MythBusters, "Paper Armor": immensity brings joy

Quick Take: MythBusters, "Paper Armor"
"Immensity brings joy." - Jose Marti

mythbusters

Review: MythBusters, "Paper Armor"
(S0911) MythBusters is not the type of show that generally gets reviewed. It has no characters and it has no story, but that doesn't mean it is a show without content that can be assessed for success and enjoyability. The show has been chugging along since 2003, and not long after that it found a groove that it has rocked for years now. Early on the cast and formula would get tweaked occasionally, but it would seem they've locked into a version of the show they feel works, and with good cause.

In every episode, Adam Savage and Jamie Hyneman take on a myth, or a set of myths, and then Tory Belleci, Kari Byron, and Grant Imahara work on a myth of their own. Everybody has their niche, and both groups have their dynamic. Jamie plays the stonefaced straight man to the goofy and exuberent Adam, while Grant, Kari, and Tory all act silly pretty much equally, with Tory taking the brunt of the physical beating of the trio. Each cast member is funny in their own way while also intelligent, insightful, and engaging as television personalities. Combine that with interesting experiments pretty much every week on a well constructed show, and you get one of the best shows on television if you have even any interest in the science of skepticism.

"Paper Armor" is MythBusters' last before going on a hiatus of an unknown length (hat would be the one issue with the show, in fact -- its erratic scheduling). Adam and Jamie tested whether or not floating on your back on the surface of the water during an underwater explosion is safer than being underwater or even treading water at the surface. Grant, Kari, and Tory meanwhile tested whether or not paper armor, evidently in use in China as early as 600 BC, could stand up to the steel armor of a similar era.

After some testing, Adam and Jamie took their experiment full scale, which of course meant explosions, perhaps the most popular element of the show. As Jose Marti once wrote, "Immensity brings joy," and the popularity of Mythbuster's "big booms" certainly speaks to that. However, these were the kind of explosions that are worth while, as they have scientific merit to them.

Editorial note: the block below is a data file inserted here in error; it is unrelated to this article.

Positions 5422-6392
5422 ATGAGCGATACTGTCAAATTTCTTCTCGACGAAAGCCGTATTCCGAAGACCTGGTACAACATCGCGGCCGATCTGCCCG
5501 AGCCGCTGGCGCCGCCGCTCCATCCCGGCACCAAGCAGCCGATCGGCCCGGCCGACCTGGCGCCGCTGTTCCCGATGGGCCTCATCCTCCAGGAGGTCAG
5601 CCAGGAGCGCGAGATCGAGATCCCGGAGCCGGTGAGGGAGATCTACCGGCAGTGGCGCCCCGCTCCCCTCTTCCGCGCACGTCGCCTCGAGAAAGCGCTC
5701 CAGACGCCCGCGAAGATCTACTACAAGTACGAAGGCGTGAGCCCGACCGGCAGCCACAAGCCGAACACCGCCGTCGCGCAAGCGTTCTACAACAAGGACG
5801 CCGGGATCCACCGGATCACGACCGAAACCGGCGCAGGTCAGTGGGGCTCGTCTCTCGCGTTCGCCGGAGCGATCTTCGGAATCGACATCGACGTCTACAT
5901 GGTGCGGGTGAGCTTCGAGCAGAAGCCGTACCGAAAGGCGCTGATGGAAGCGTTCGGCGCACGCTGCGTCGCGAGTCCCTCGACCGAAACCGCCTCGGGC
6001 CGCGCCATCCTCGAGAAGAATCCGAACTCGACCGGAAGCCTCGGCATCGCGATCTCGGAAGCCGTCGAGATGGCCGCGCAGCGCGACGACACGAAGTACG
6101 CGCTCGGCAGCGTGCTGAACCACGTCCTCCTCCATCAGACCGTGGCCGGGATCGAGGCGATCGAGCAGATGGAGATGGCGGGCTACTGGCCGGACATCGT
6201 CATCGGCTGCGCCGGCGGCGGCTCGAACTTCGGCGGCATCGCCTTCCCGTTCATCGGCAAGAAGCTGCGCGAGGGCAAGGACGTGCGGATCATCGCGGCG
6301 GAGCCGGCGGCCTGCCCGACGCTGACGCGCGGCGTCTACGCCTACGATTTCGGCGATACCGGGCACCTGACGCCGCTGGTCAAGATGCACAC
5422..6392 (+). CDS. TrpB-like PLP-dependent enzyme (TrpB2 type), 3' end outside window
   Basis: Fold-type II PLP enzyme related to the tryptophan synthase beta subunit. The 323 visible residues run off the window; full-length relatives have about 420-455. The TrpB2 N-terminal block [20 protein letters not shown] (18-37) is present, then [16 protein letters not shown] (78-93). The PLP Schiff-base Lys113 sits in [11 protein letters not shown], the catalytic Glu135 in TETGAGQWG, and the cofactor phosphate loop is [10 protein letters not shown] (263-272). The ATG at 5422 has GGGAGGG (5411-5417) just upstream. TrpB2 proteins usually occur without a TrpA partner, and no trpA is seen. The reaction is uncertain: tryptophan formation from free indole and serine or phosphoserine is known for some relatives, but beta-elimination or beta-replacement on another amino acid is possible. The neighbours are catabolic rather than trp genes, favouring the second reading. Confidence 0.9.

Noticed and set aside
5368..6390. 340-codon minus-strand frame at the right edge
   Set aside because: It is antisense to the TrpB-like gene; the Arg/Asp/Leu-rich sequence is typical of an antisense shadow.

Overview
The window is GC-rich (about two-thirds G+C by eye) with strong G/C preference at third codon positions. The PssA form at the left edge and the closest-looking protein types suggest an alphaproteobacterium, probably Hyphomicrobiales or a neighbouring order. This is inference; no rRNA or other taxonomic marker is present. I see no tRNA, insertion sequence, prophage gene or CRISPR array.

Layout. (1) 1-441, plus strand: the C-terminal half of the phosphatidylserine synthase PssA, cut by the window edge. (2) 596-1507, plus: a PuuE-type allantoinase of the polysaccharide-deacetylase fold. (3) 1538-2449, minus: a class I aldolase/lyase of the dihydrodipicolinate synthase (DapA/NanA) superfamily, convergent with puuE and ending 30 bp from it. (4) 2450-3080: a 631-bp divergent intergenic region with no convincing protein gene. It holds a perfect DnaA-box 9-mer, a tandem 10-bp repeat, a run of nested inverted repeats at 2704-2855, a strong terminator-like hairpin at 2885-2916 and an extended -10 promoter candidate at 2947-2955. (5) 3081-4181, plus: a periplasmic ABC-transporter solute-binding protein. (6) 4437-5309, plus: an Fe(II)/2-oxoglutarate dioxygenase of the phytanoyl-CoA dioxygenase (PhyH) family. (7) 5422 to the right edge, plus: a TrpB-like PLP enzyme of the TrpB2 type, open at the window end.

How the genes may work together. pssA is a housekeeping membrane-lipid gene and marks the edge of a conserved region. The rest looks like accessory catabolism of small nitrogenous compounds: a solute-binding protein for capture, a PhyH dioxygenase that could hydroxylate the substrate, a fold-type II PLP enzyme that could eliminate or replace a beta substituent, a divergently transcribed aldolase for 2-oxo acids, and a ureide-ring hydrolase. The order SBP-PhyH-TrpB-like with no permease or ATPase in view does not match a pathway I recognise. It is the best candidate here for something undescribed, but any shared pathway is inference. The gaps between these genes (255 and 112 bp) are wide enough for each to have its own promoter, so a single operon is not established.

While the underwater explosion safety myth was interesting enough, the paper armor myth was far more engaging. The trio put it to test by first comparing one's mobility in steel armor and paper armor. Seeing something like a paper suit of armor brought to fruition is one of the great joys of this show. They tested a person's speed, endurance, and agility while wearing both a steel suit of armor and then a paper suit of armor with the help of an obstacle course. This was certainly the funner of the two myths, as the armor gave the trio plenty of chances to goof around and look silly in their outfits, and there was plenty of room for interstitial scenes where they practiced their kung fu movie moves as well.

It wasn't an all-time great MythBusters episode, but it was still really good, as most episodes tend to be. If you are the kind of person who likes a show like this, you are rarely going to be disappointed. It's the pinnacle of its genre, and it shows no signs of slowing down. They still have plenty of myths to bust, and neither group has lost their chemistry nor their charm. It would seem Mythbusters won't end until the hosts decide they want to do something else. Until that day, whenever there is a new episode, you can pretty much bank on being entertained and informed.

By Chris Morgan

About the author

Chris Morgan has written for an abundance of websites. He once cowrote a show for The Second City in Detroit. It was closed soon after. He has a podcast: http://cheers.libsyn.com/rss He wrote a novel: http://www.amazon.com/Smoke-Gets-Your-Eyes-ebook/dp/B00961KJNW/

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1 Comment
On: Thursday, June 30, 2011
Eric - TV Geek Army "Revered Leader" said:

And we *love* covering shows (and well) that other places aren't, great job Chris !

Please please tell us as well: how did the paper armor stack up against medieval knight-like get ups? 

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